I watched nine people die this year. Nine people who weren't news stories or dots connected by degrees of separation. Nine people who weren't just friends of friends of friends. They were people I loved. People who were a very real and profound part of my everyday life, some who had been for years, some who were my own blood.
A 17-year old drummer.
A 29-year old stay-at-home dad.
A 22-year old nursing student.
A 26-year old marathon runner.
A 31-year old artist.
An 82-year old veteran.
A 45-year old former model and mother.
A 28-year old writer.
A 42-year old oncologist.
I feel so little sorrow about it, which should concern me. And in many ways I know I should be concerned about the fact that I feel so little sorrow in this very moment or that I am able to get out of bed every morning and continue to attack every new day as if it was just another day.
As if these nine people had never come and gone.
But it is another day. And those people did come and go.
And the shape of my heart is not the same as it was before I knew them.
Which is precisely why I'm not concerned.
What was different about this year was that I was present in a way I had never been before.
I paid attention.
I looked for the beauty instead of mourning what seemed to be its obvious absence.
In the past I had only seen the darkness in death.
I only felt the missing shapes and had only seen the shadows.
But I started noticing a pattern when a very close friend, only 24-years old, died after a long fight with her cancer.
What I noticed in her eyes in her final few days was the same thing I had seen in my father's eyes right before he died.
The same thing I had seen in my own eyes when I was 28-years old and fighting for my own life, trying to upend a doctor's predicted expiration date of "three months at best."
An odd kind of resignation that felt like the opposite of resignation.
A kind of fearlessness I have never once seen on the face of someone very much healthy and alive.
I'm not a religious man in any way nor am I an atheist. And I have always turned away from people who offer up their silver lining mini-sermons, no matter how well-intentioned.
He's in a better place now.
She's not suffering anymore.
He's with the people he loves.
I get it. And I don't disagree.
It would be foolish to disagree with the unknown.
So I just embrace what I know instead.
And what I know is this:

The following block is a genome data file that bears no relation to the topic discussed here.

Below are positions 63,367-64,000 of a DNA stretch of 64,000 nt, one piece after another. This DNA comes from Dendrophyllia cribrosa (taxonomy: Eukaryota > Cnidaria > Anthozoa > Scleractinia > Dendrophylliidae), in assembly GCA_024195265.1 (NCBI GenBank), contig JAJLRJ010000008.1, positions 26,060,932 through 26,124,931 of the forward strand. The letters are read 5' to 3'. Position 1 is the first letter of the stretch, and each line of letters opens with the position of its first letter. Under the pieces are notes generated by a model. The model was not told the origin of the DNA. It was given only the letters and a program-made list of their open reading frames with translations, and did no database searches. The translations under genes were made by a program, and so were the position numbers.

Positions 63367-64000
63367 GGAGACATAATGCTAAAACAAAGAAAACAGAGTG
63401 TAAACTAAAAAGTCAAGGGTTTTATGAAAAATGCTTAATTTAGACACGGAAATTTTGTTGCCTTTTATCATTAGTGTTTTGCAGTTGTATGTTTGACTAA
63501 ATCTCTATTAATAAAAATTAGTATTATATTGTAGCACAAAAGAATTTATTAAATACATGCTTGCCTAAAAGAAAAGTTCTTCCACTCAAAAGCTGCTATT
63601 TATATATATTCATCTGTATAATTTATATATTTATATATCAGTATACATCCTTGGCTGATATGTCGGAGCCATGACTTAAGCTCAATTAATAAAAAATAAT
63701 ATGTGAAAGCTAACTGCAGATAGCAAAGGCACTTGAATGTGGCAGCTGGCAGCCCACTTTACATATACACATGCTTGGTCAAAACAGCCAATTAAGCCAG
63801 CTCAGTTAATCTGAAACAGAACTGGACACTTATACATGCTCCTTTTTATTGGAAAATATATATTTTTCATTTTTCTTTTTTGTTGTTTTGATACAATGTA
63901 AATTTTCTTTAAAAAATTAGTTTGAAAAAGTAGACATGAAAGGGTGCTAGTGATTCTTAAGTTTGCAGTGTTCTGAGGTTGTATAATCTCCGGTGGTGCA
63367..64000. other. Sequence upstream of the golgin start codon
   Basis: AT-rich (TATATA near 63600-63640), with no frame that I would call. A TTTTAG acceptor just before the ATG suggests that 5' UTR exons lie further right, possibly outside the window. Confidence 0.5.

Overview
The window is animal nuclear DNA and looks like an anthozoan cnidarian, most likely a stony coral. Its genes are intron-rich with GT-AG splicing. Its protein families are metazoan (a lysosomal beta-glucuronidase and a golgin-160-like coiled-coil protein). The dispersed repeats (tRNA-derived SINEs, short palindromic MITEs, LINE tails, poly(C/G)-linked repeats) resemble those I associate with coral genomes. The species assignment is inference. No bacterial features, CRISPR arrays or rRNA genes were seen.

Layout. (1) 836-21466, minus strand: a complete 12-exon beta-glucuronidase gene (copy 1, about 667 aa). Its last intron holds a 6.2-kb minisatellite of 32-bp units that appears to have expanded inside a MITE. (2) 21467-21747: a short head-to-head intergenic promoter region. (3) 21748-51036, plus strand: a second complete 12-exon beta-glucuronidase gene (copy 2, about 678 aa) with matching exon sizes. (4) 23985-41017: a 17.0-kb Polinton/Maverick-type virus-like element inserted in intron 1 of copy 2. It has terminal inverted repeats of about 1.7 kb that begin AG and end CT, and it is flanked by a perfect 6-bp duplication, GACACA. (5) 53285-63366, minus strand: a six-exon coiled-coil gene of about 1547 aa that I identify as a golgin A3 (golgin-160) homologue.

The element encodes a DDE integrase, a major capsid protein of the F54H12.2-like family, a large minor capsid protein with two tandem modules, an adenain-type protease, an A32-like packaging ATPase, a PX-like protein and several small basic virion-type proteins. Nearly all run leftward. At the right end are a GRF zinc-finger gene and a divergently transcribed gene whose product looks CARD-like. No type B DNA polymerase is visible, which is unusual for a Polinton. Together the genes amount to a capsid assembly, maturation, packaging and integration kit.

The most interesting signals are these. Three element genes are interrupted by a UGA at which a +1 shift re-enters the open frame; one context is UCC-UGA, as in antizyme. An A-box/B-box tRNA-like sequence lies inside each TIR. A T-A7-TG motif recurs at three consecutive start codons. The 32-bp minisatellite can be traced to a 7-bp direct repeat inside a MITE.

Reality is what is. And what is--even at its most excruciating--is inexplicably and infinitely beautiful.
When I really examine the entirety of my own life, I see hints of this light most often in my most glorious mistakes.
I see it in my failed attempts to both love and to be loved.
I see it in divorces and in lost jobs.
I see it in the screams and I see it in the silence.
And I see it most acutely on the days when the simple numbness of not knowing how to get through another day is the only fuel I have to actually get me through it.
Because it is there.
A tiny infinity that often seems to dim in moments I most need to see it.
And it always feels like it's the first thing to play hide-and-seek with me when I am most terrified.
And this year, I got to witness nine people find it after lifetimes of directionless searching.
I got to witness them find it where it always was all along.
Where it is for all of us.
In this moment.
I could choose to drown in the collective weight of these absences from my life. Many people do just that with loss of all kinds. And that's okay.
It's so human and it's so natural. But I know that such a cement never dries.
And I know I can make a different choice at any moment.
I can choose to stand back up.
I often hear people describe those who fight their way through disease and illness as courageous. And I agree. But in my own struggles with four different forms of cancer I have found that courage is often simply this: a profound lack of options.
For me, it's more about letting go and not fighting what is.
It's about knowing that the light I need is not one I have to seek, but one that is burning bright right there in the center of my chest.
That doesn't mean that the struggle to survive is not brutal and exhausting and capable of bringing the strongest human beings to their knees.
I think we all know it's often all of those things.
But whether you are the person preparing for the journey into the unknown or one of the ones left to watch the dust cling to the air where that person once stood, it's important to remember what I know from having been on both sides of that itinerary:
All of this.
No matter how cleverly adorned or disguised.
This I know.